November 12, 2013
STATE OF NEW JERSEY, Plaintiff-Respondent,
ERICK K. KIBUUKA a/k/a ERIC K. KIBUUKA, Defendant-Appellant.
NOT FOR PUBLICATION WITHOUT THE APPROVAL OF THE APPELLATE DIVISION
Submitted August 13, 2013
On appeal from the Superior Court of New Jersey, Law Division, Cape May County, Indictment No. 08-12-0925.
Joseph E. Krakora, Public Defender, attorney for appellant (Monique Moyse, Designated Counsel, on the brief).
Robert L. Taylor, Cape May County Prosecutor, attorney for respondent (J. Vincent Molitor, Assistant Prosecutor, of counsel and on the brief).
Before Judges Lihotz and Guadagno.
Following a bench trial, defendant Erick K. Kibuuka appeals from the final amended judgment of conviction (JOC), entered on March 23, 2012, for third-degree defrauding the administration of a drug test, N.J.S.A. 2C:36-10(d). Defendant maintains the trial judge's failure to explore his request to obtain private legal representation violated his constitutional rights. Defendant also maintains the sentence imposed was "manifestly excessive." We reject these arguments and affirm.
On December 2, 2008, a Cape May County Grand Jury charged defendant with one count of defrauding the administration of a drug test, N.J.S.A. 2C:36-10(d). The charge was issued after defendant, while on probation, was directed to provide a urine sample, and his probation officer allegedly observed him pouring something into the urine sample bottle. The probation officer confiscated the specimen bottle, which was not warm to the touch, and the second bottle in defendant's possession, the remaining contents of which, defendant drank prior to its seizure.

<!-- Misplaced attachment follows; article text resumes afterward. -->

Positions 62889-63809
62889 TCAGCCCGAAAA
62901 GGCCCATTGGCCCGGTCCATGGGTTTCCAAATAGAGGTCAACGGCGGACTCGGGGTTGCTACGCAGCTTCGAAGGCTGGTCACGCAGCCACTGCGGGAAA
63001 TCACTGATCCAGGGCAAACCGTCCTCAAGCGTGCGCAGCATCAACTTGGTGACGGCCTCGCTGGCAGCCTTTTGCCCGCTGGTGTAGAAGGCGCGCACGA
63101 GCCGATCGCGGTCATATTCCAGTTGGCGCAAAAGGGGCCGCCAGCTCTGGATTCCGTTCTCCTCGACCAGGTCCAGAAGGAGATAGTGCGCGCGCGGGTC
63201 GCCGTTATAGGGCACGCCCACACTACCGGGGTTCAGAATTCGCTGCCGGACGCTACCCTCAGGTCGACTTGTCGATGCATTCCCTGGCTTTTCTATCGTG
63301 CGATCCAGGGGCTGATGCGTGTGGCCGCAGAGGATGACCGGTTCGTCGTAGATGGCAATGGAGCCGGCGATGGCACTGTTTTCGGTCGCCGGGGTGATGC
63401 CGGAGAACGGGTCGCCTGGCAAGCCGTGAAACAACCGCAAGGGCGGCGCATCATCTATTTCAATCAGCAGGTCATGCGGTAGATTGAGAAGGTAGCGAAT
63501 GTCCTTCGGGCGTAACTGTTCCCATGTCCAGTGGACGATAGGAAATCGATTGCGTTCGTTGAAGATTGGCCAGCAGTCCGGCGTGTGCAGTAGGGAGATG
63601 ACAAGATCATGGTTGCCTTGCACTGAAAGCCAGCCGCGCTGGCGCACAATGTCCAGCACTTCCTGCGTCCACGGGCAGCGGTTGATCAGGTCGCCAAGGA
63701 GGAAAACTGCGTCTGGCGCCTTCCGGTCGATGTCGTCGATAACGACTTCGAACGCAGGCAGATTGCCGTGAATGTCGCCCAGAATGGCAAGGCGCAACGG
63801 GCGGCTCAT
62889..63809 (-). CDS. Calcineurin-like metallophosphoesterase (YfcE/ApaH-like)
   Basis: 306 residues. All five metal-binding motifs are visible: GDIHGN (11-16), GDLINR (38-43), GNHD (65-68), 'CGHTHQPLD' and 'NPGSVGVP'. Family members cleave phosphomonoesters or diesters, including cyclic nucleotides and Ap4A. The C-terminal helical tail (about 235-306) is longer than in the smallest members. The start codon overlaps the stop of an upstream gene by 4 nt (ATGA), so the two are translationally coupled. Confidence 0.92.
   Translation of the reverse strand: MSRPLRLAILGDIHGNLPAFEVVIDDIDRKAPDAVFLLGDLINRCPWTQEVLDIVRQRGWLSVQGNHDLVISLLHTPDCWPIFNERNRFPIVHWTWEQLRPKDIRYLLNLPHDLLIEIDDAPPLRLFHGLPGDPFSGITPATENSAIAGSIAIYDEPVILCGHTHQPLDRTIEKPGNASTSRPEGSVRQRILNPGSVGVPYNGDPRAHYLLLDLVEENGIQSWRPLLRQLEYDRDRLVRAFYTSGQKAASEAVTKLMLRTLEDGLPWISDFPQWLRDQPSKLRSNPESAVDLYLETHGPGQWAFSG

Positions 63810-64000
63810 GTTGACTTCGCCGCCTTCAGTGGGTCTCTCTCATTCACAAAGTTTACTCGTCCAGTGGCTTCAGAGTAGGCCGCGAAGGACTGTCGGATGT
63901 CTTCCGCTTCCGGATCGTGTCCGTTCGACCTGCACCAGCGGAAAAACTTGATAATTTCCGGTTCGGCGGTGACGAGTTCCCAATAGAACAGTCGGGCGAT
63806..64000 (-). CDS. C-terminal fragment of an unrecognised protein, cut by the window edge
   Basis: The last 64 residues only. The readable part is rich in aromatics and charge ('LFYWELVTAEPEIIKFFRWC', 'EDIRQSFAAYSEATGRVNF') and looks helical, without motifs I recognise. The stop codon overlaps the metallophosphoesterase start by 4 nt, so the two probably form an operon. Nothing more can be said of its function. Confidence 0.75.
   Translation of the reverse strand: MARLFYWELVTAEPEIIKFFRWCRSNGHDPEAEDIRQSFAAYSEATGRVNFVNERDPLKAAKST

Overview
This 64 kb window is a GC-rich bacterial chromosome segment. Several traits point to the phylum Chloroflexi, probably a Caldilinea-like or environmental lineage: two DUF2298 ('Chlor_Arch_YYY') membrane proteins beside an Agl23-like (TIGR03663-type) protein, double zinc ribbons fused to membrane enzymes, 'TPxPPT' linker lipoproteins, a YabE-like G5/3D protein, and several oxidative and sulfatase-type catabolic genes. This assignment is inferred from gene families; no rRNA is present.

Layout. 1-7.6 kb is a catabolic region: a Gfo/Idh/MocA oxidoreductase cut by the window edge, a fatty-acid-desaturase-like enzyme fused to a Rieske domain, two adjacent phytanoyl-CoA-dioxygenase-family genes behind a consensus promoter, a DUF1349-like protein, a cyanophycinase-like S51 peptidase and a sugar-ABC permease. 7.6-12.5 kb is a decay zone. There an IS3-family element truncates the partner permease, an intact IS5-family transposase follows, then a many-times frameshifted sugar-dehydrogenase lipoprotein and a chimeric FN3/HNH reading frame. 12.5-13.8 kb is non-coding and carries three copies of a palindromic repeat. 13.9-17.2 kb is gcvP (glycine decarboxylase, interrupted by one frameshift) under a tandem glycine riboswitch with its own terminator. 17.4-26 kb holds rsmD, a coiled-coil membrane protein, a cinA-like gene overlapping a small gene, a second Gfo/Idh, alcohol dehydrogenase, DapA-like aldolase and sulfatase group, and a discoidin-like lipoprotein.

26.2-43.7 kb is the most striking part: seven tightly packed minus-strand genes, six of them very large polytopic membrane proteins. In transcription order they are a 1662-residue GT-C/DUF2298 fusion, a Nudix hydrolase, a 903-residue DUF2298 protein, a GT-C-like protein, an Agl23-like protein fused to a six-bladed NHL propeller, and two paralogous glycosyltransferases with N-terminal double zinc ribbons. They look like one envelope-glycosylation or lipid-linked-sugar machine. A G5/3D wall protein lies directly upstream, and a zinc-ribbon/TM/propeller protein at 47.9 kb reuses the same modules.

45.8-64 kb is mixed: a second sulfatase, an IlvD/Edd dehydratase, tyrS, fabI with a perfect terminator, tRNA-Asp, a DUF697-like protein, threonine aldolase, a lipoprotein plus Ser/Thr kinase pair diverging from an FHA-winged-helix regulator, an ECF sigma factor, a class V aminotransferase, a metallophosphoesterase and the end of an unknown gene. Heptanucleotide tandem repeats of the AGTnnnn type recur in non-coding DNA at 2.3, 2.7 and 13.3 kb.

Following a jury trial, defendant appealed his conviction. This court reversed on April 1, 2011, because of flawed jury instructions.
On remand, the case was reassigned to Judge Raymond A. Batten. On the date scheduled for trial, immediately prior to jury selection, defendant maintained his innocence and expressed dissatisfaction with his attorney, whom he asserted was unresponsive to his inquiries and "not interested" in his defense. Defendant requested an adjournment so he could retain private counsel. Judge Batten extensively examined defendant to discern the reasons for his request. Defendant claimed he had not been "represented fairly, treated fairly in the whole process" and was not comfortable with his attorney.
Judge Batten noted reversal of defendant's earlier conviction did not stem from allegations directed to counsel's performance. He also rejected defendant's claim he was unaware the trial was scheduled to start, because the order entered following the September 8, 2011 pretrial conference contained the scheduled trial dates on the same page as defendant's signature acknowledging receipt of the order. Defendant again renewed his request for "counsel I feel comfortable with."
Judge Batten denied the request noting defendant made no factual showing counsel's representation was deficient. He concluded: "At this late date, I can only suspect . . . that any expression of dissatisfaction with counsel by you is a delay tactic and this case is old. I have a duty to try this case[.]"
Defendant elected to waive his right to a jury trial and elected a bench trial, which was held that day. At the close of evidence, the judge found the State carried its burden and proved defendant was guilty beyond a reasonable doubt of defrauding the administration of a drug test. The judge imposed a four-year prison sentence and assessed applicable fines and penalties. On appeal, defendant argues:
THE TRIAL COURT ERRED BY FAILING TO INQUIRE INTO MR. KIBUUKA'S REQUEST TO HIRE A PRIVATE ATTORNEY.